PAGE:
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« Freedom North Korean Style | Main | The 'new' organization »

20 January 2006



Smoking is pretty straight forward argument and I agree with the idea of extra insurance premiums for this life 'choice'. But the obese, those with high risk hobbies, those with a poor driving records or those who have a few too many drinks regularly are in the same situation. I think it really leads to measuring risk in total and setting insurance rates accordingly.

Andy Fatone

Interesting story. Very big brotherish, but Scott by and large should have the right to discriminate in its workforce. They will, I suppose, lose some high-value employees who in turn value smoking more than working at Scotts. Of course, it wouldn't be a story if people were responsible for their own health care costs (like Health savings accounts, a good start), and making their own choices about what risky behaviour to indulge in or not. A couple of years ago, I twisted my ankle playing indoor soccer. The company sponsored health insurance picked up most of the doctor's bills. Following the same line of logic, my employer could also prohibit its employees from dirt bike riding, scuba diving, highway driving, etc. We could all commute to work in padded vans....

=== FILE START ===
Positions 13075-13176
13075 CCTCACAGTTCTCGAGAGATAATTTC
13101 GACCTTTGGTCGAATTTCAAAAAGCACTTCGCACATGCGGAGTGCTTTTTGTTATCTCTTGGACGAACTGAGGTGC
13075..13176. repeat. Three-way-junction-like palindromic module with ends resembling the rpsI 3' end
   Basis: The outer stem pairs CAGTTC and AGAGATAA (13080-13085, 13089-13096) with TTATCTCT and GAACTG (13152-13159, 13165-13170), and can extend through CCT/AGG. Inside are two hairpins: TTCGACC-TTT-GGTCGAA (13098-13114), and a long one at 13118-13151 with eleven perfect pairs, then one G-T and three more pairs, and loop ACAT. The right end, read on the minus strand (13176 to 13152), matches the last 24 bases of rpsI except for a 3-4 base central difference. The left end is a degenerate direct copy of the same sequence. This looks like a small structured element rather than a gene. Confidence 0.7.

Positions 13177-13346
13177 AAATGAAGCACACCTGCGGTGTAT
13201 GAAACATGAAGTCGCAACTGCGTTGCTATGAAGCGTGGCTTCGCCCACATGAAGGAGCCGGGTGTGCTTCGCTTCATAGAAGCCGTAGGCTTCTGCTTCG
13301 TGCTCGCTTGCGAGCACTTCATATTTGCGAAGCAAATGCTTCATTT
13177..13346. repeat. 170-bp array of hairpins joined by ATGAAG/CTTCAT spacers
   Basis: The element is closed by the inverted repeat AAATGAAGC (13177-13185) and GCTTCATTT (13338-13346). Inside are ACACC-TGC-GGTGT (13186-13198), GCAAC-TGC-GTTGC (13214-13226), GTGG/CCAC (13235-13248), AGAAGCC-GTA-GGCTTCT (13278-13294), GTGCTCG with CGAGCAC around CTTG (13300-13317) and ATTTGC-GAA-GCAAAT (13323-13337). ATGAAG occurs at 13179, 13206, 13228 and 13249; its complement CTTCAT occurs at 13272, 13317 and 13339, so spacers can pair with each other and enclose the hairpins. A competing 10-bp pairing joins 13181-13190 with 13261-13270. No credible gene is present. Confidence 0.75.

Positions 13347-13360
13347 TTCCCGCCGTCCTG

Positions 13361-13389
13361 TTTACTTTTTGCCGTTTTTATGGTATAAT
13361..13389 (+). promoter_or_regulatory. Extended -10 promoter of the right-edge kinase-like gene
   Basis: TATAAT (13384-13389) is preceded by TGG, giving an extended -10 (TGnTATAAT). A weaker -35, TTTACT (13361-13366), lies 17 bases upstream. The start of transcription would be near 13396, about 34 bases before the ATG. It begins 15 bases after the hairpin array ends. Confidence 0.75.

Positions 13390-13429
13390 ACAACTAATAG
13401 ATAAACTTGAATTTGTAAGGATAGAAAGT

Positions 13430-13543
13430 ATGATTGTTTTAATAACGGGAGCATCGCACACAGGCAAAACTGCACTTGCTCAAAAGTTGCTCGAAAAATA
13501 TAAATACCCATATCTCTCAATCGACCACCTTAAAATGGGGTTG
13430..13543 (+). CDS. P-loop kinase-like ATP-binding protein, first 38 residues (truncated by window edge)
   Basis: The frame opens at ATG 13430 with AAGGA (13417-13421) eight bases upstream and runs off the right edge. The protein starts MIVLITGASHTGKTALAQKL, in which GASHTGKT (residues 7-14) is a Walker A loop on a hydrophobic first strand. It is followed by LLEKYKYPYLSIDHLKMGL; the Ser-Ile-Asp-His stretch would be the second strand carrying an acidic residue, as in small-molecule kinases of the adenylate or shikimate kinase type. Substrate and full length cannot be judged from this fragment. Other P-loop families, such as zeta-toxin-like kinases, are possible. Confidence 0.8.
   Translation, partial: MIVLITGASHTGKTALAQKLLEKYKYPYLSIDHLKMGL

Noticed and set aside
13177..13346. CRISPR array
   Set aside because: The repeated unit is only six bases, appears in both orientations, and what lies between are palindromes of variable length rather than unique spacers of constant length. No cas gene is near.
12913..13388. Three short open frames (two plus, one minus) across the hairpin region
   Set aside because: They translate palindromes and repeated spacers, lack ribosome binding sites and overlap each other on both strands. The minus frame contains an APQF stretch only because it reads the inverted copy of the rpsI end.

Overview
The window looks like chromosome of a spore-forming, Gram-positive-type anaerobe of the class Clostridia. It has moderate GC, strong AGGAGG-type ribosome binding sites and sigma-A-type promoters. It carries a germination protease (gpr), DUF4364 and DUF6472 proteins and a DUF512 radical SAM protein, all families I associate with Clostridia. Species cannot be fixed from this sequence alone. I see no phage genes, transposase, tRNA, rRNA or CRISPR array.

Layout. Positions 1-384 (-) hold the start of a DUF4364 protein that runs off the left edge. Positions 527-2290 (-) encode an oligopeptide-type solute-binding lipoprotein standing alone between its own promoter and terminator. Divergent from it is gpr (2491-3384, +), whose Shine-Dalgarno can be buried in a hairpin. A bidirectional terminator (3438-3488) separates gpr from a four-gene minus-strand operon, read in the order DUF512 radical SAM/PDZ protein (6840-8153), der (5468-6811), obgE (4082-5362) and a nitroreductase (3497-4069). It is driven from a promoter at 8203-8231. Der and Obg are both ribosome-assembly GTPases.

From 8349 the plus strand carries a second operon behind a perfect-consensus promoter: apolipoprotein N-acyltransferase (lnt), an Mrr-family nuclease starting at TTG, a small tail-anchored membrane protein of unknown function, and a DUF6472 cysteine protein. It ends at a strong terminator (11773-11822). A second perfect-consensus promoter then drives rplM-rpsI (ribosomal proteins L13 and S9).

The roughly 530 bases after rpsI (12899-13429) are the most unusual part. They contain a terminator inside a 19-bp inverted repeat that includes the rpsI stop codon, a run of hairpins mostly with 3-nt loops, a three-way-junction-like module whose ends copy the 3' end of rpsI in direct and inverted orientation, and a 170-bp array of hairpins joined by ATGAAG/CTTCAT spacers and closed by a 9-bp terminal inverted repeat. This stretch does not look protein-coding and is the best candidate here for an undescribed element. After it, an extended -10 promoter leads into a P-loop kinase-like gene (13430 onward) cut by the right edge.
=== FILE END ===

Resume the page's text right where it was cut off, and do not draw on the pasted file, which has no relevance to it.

I once worked for a large company that charged smokers $25.00 extra each month on their insurance if they smoked. I think that is a wonderful idea for any company to do. I do not think my insurace should go up because someone that works for the same company decides they want to smoke and because ill from doing it. Not all obese people are over weight because of the way they eat. It is sometimes a health problem that they can not help having. Poor drivers pay for their reckless driving by paying higher insurance on their cars. High risk hobbies can injury the person, not the ones around them. Smoking hurts everyone and everyone pays for it regardless if they are the ones smoking or not.

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